Thought for the Day: What exactly does it mean to be a steward of a mystery?  Is this like being Jessica Fletcher’s caregiver (there might be some who don’t get that joke and others who simply find it incredibly stupid)?  For Paul, the mysteries of God were those things that had been unseen until Christ’s coming, yet even then, the meaning of Christ remained something attainable only through symbol, metaphor and ritual.  It is the Eastern Orthodox Churches that seem to have a better understanding of mystery as compared to those of us in Western Protestantism.  I gained some insight when a pastor from the Russian Orthodox church explained how he perceived Jesus present at the communion table.  He said that it was a mystery, and though it wasn’t something any of us could ever articulate intellectually, we could come to a full spiritual knowledge of it as the bread and cup are shared (that’s my paraphrase).  It is a mystery that needs less explaining and more experiencing.  To be a steward of such a mystery is to be the means by which others are invited into the experience.

Prayer: I may not always find the exact words to explain my experiences of you, Lord, but I will seek to live a life that invites others into that experience.  Amen.

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Ecclesiological Etchings: 09-25-13

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Scripture: Matthew 5:8
Blessed are the pure in heart, for they will see God.

Thought for the Day: A little girl and her father were in New York, and they decided to visit the Empire State Building.  After waiting in line for quite some time, it came their turn to enter the elevator and begin the journey up.  As they did so, the little girl’s ears began to pop and her stomach started to feel a little uneasy.  She pulled on her father’s hand, and when he looked down at her, she said, “Does God know we’re coming?”  Ancient people’s world view had them looking to the heavens for God, and traditionally we have followed their lead.  There is nothing wrong with being inspired by the majesty of the heavens, but let us not forget to seek God as we glance around the world at eye level.  Those with an open and blameless heart will see God just about everywhere.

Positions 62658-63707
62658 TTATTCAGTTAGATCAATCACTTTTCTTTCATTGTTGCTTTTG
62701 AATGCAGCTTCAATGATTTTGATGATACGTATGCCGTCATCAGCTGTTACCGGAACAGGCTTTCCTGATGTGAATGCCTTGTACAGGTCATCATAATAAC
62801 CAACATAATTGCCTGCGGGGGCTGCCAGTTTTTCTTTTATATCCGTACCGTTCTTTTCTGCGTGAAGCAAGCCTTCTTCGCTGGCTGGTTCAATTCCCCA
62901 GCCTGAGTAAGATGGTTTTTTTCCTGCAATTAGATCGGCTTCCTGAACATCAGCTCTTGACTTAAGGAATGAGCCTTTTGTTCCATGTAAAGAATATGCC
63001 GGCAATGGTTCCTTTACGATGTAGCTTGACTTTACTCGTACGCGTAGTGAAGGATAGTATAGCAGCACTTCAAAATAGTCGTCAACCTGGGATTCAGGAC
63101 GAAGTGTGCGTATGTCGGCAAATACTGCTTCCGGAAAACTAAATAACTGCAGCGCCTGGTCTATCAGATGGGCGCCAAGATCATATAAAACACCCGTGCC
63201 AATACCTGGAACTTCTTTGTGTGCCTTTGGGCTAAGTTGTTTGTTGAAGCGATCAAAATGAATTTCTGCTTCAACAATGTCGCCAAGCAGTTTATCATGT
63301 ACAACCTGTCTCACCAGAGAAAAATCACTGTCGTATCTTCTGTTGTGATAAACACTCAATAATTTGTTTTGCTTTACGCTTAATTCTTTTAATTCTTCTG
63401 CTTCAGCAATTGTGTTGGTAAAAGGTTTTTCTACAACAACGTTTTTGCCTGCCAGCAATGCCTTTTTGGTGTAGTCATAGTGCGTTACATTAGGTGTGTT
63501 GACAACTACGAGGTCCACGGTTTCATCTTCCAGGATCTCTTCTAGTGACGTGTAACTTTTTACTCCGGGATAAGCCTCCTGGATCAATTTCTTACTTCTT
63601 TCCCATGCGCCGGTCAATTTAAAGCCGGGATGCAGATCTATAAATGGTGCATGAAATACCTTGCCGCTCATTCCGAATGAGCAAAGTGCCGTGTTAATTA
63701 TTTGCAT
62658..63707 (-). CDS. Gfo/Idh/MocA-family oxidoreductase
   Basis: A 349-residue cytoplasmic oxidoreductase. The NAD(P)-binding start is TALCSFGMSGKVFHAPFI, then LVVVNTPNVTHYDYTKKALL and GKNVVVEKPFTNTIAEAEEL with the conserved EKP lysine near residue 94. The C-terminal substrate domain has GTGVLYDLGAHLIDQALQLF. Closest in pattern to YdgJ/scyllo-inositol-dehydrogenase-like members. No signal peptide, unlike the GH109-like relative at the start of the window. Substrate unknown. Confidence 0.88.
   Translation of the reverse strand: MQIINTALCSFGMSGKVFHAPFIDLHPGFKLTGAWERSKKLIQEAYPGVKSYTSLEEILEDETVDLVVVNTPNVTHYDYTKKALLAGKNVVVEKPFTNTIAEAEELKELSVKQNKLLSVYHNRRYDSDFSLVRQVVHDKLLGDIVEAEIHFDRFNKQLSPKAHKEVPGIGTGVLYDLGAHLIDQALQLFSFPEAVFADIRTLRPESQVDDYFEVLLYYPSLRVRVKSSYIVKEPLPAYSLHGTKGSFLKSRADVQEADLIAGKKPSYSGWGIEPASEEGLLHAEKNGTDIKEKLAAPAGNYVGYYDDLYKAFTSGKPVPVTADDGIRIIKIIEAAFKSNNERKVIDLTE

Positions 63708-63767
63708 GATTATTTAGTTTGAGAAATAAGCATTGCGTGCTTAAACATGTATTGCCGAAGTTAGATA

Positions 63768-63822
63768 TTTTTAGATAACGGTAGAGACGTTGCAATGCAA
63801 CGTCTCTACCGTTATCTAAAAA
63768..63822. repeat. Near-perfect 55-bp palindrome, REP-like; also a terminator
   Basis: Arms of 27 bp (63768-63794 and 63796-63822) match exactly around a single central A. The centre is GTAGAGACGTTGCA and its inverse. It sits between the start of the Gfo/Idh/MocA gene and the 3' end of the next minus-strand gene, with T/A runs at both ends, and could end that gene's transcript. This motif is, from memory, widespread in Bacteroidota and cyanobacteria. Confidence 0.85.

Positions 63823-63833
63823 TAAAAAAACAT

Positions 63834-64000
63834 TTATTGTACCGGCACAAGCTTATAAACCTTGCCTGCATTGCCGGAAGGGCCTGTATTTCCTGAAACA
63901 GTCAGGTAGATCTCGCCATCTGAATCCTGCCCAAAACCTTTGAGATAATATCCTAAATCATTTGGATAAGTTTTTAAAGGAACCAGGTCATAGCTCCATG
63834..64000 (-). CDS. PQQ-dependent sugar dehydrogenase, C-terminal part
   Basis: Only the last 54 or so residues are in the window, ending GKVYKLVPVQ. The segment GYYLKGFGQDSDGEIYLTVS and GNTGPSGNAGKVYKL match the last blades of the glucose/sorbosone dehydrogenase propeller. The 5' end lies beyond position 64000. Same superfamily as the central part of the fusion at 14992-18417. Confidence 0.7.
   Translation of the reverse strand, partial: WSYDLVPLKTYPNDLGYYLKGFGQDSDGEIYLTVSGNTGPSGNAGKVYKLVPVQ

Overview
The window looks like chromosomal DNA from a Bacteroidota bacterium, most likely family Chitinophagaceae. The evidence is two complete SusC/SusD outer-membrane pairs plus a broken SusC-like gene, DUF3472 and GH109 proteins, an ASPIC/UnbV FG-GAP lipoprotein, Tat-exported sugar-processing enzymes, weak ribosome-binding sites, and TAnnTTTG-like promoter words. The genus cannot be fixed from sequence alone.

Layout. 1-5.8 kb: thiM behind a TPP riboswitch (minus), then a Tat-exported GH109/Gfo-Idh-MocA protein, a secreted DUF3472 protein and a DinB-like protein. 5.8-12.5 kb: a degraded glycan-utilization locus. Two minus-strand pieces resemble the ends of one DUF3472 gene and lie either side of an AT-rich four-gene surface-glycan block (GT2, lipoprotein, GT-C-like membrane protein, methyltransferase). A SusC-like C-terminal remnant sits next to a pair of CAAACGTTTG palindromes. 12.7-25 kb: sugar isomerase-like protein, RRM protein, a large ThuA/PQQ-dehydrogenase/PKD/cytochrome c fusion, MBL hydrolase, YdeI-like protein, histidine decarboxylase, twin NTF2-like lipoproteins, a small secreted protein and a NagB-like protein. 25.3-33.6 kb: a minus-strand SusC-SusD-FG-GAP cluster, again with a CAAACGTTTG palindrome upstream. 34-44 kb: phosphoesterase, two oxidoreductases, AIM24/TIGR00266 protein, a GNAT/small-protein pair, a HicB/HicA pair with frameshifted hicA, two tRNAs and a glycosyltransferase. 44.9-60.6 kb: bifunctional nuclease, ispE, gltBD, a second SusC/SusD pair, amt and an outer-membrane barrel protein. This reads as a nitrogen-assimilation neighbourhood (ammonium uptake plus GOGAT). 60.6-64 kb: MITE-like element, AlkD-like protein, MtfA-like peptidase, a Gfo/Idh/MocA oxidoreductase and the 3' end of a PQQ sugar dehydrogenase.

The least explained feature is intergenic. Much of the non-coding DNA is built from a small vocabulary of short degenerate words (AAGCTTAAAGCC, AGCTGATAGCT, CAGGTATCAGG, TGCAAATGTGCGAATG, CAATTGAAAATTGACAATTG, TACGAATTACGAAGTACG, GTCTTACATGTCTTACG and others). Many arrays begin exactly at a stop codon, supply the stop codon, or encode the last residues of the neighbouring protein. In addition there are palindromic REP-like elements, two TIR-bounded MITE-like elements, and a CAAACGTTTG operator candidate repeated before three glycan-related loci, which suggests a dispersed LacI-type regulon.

Prayer: O God, if you have taught me anything through the life of Jesus, it is that you are very present in earthly happenings.  Amen.

Have you been thinking about
where God is inviting you to stretch?

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Ecclesiological Etchings: 09-24-13

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Scripture: Genesis 10:32
These are the families of Noah’s sons, according to their genealogies, in their nations; and from these the nations spread abroad on the earth after the flood.

Thought for the Day: I remember the first time my uncle brought over the family genealogy.  He started explaining the family tree, and all I could think about was taking a nap in the shade of the family tree.  It was boring, similar to what I feel when I read the first 31 verses of Genesis 10.  All of a sudden things changed when my uncle  moved from simple names and dates to a story – a story that had a little edge to it – a story that made the family tree come to life.  For the Israelites, these names and places probably made the youngest kids yawn.  Then grandpa would say, “But you know, great-great uncle…” and a story would bring life to their glazed-over eyes.  May our telling of the faith story do the same for the next generation.

Prayer: Grant me, O God, the joy and excitement of a faith story the stretches back to people whose names I can’t even pronounce.  Amen.